Mi Casa Verde’s MiOS web interface turned out to be not as intuitive as it seemed at first glance, and took about a half hour to figure out. Their docs are not that great, and lack any really helpful examples or explanation of their scenes, triggers and schedule, or at least how they are interconnected. But I set up the heater to come on in the morning, turn off after two hours, turn on again in late afternoon, and turn off again in the evening.

The next step was to find an Android app that works with the VeraLite, and House Buddy turned out to be the winner. I simply logged into my account on Mi Casa Verde’s site, it automatically showed all of my “scenes” and devices. Turning the water heater relay on or off from my HTC One V was almost instantateous.

KillAWattMonitor_DetailThe next step was to seek out vampires… vampire loads, that is. Vampire loads are devices that use electricity even when they are not in use. The power supplies that come with just about everything we own use electricity all the time, though in recent years they have gotten much more efficient. I pulled out my trusty Kill-A-Watt, as I had done at our old home, and began sleuthing. The technician from Time-Warner Oceanic cable that installed our equipment warned me against using anything to power down their devices for any length of time as the system updates it frequently, and if it were powered down during an update it could disable the unit and require service. A quick check with the Kill-A-Watt showed that all of their devices combined, as well as our Apple Time Machine, cost about $20 a month to operate. Figuring someone is in the house and probably using the Internet about 60% of the time, the cost saved by  powering these units off didn’t outweight the inconvenience of having to get a disabled device working again.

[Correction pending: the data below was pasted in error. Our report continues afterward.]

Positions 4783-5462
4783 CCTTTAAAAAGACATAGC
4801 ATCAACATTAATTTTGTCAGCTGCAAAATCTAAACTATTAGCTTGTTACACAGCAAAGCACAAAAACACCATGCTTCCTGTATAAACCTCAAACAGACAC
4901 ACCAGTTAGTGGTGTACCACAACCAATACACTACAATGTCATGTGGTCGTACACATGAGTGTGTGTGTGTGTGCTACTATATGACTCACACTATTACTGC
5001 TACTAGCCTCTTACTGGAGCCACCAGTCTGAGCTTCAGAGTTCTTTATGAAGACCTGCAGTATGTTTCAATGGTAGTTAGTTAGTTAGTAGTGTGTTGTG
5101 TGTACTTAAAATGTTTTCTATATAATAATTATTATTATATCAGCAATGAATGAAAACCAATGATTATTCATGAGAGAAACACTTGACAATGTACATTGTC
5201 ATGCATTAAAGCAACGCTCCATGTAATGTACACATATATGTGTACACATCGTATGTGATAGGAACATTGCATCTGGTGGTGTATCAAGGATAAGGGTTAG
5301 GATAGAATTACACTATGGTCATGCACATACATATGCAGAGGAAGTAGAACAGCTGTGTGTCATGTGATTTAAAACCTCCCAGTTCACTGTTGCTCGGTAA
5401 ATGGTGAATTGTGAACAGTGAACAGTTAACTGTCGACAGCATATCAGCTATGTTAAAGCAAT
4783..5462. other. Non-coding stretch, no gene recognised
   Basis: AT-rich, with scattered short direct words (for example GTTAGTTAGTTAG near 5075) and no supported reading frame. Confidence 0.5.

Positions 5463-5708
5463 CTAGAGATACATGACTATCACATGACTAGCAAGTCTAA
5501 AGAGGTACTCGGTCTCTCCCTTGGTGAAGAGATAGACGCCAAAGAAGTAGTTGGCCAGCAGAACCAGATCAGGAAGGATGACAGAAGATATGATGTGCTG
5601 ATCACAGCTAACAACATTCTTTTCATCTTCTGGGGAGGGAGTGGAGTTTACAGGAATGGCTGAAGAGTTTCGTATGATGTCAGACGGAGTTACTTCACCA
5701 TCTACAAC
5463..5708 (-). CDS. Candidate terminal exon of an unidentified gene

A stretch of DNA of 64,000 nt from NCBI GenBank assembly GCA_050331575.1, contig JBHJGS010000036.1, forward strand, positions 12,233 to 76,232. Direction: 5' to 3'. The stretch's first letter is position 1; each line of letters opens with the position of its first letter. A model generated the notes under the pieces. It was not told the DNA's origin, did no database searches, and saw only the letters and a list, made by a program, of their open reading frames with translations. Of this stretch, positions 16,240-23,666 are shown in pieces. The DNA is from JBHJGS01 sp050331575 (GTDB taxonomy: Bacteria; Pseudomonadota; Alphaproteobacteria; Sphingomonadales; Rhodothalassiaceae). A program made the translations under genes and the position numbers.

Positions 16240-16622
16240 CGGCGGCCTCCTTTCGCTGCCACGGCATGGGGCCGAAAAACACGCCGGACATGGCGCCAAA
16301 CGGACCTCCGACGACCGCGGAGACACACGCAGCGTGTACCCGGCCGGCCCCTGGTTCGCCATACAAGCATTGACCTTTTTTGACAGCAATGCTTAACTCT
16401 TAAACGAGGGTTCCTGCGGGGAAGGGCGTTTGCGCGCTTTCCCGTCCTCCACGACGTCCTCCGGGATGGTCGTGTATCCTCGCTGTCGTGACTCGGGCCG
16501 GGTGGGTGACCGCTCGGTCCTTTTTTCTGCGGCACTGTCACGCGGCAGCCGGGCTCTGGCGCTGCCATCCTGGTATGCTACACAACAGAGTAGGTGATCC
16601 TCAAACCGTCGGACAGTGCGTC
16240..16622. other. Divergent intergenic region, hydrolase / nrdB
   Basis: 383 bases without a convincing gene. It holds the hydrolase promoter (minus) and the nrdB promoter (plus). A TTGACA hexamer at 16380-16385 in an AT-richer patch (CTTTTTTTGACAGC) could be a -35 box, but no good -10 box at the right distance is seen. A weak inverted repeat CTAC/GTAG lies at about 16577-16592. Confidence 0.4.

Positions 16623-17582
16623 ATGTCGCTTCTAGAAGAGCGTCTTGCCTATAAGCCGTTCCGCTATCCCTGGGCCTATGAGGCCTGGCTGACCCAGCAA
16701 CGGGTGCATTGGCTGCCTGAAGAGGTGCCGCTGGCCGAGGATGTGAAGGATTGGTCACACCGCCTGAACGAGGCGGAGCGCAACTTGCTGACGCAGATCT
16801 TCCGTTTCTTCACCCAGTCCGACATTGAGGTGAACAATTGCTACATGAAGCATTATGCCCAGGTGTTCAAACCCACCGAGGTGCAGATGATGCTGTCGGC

My CPAP uses about $5 a month just being plugged in as it has one of those block DC power supplies like many printers do. That will be the next to receive a Z-wave controlled outlet so the power supply will be disconnected during the day. Another nice feature of these receptacles is that they have a button on them that allows you to turn them on if they are off, or off if they are on. Pretty handy. Until I get a computer desk and some of my other equipment online, it doesn’t seem that there is much else worthy of the cost of these recepticles. The electric bill for the first full month in our unit was $127, so I’ll report back when I figure out if this was worth the time and effort we put into doing this.

And thanks, Dad!

 

 

Posted in Core Dumps, Sustainability, Technology.

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Visual Basic Scripts Back In Word 2011 For Mac

For whatever reason, I never did warm up to MS Word 2007 for Mac, and continued to use Word 2004 until recently. When I received my new MacBookPro 13′, I decided to abandon Office 2004 and make the leap to Office 2011. I’m glad I did, and just noticed something pretty cool. The ability to run Visual Basic macros-removed from Office 2007–is back. This means that the VB macros I originally wrote to convert documents written in our old HI font system to Unicode work again. So if you happen to have older documents that have Hawaiian text in the HI format, you can easiliy convert them to Unicode. While probably less useful, there is also a macro that converts Unicode-formatted Hawaiian back to HI font format.

And of course if you don’t know what any of this means, it probably doesn’t affect you. Please ignore.

Posted in Apple, Hawaiian Language Tech, Hawai‘i, Technology, ‘Ōlelo Hawai‘i.


New Windows 8 Operating System Supports The Hawaiian Language


While still a devout Macintosh user, I’m extremely grateful for friends at Microsoft who shepherded this project through to completion, and saw that the work we did stayed embedded as Windows 8 was being developed. I’ll be documenting how to activate the keyboard and type the ‘okina and kahakō later, but if you have Win 8, please feel free to explore and experiment.

And I would like to ask my fellow Macintosh aficionados to refrain from the normal litany of Windows bashing. This is significant development for the language that will help other important projects move forward.